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Ask The Standard: How many people are homeless in San Francisco?

A person with a clipboard conducting the homeless point-in-time count.
Gigi Whitley, a San Francisco Department of Homelessness and Supportive Housing employee, marks the tally sheet during the “point-in-time” count as Gregory Clark sits in a wheelchair on the street on Thursday, January 26, 2017. | Lea Suzuki/The San Francisco Chronicle via Getty Images | Source: Lea Suzuki/The San Francisco Chronicle via Getty Images

This installment of Ask The Standard draws from a set of widely held questions about homelessness in San Francisco.

On any given night, about 3,400 people are sleeping in San Francisco’s homeless shelters, while about 4,400 sleep on the city’s streets, according to the city’s most recent one-night count conducted in February 2022.

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The data is collected every other year as part of the Department of Homelessness and Supportive Housing’s “point in time” count, which is required in order for the department to receive funding from the federal government.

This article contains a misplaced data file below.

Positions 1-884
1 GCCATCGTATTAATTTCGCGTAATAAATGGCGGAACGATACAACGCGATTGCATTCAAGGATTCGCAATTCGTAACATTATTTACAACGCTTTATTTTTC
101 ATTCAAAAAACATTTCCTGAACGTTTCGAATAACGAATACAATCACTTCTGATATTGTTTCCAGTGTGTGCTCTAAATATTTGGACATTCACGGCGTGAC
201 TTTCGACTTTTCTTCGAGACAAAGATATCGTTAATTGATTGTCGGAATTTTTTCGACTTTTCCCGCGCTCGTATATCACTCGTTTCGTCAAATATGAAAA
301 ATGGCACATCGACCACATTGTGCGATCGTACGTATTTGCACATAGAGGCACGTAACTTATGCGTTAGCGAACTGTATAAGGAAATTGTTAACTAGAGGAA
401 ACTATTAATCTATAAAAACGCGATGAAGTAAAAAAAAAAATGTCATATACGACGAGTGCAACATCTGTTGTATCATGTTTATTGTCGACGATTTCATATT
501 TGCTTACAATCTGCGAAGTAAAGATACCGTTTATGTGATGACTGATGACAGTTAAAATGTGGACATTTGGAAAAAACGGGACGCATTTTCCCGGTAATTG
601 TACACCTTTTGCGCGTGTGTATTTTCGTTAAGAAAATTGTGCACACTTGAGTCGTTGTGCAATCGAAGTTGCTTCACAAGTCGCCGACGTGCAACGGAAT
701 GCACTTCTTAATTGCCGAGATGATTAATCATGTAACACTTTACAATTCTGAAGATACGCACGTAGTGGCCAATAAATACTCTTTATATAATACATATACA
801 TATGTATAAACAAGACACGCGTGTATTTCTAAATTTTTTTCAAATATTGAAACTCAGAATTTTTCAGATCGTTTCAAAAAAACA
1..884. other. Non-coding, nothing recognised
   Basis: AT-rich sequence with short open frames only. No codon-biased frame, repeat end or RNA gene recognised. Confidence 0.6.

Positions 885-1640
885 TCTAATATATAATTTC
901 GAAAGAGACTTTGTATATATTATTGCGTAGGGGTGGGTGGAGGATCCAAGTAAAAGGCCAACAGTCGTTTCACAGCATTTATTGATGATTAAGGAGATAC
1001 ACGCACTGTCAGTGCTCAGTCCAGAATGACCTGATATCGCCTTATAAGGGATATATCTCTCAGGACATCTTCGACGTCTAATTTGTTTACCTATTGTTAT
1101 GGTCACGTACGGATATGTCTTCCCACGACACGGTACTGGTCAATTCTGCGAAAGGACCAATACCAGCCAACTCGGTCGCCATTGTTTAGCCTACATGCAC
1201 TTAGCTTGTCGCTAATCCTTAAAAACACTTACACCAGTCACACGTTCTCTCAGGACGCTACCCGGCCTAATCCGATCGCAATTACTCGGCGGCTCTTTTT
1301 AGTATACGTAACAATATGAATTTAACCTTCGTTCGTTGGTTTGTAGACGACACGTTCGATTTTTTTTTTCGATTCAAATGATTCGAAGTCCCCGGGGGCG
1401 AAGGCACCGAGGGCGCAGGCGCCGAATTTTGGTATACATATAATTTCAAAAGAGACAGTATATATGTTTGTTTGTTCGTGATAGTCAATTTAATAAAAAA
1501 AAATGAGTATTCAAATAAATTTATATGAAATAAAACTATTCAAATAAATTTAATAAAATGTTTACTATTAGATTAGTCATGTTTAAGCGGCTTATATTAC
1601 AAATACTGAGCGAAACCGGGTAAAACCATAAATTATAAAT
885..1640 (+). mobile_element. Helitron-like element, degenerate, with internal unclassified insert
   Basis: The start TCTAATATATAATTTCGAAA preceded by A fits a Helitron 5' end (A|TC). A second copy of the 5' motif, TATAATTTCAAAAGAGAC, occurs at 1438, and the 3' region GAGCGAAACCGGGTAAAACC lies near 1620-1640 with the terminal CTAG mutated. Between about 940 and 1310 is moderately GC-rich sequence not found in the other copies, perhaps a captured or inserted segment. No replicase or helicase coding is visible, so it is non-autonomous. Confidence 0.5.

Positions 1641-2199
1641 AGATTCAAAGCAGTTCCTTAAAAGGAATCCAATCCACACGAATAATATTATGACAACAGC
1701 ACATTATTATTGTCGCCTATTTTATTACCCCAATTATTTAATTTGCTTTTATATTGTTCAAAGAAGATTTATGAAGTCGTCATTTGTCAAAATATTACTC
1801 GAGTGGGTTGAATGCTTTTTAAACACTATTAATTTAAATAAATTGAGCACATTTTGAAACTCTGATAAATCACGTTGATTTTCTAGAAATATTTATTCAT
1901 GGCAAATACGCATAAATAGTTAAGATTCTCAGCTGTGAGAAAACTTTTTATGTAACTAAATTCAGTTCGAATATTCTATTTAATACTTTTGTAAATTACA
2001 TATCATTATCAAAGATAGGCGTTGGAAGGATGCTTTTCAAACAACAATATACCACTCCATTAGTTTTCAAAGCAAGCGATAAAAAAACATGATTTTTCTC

The count is conducted by a group of people who travel every block of the city on a single night counting those who appear to be homeless. The one-night tally is the primary source of data about the size of the city’s homeless population. The city later follows up with interviews to get a better idea of the demographic breakdown and backstories of homeless people in San Francisco.

According to the count, overall homelessness decreased by 3.5% since 2019, though it’s still 13% higher than it was in 2017. Historical data shows that the number of homeless people peaked in 2002, with around 8,600 people living on the city’s streets or in shelters, which is 11% higher than today’s numbers.

The city estimates that over 20,000 individuals experience homelessness locally over the course of a year.

David Sjostedt can be reached at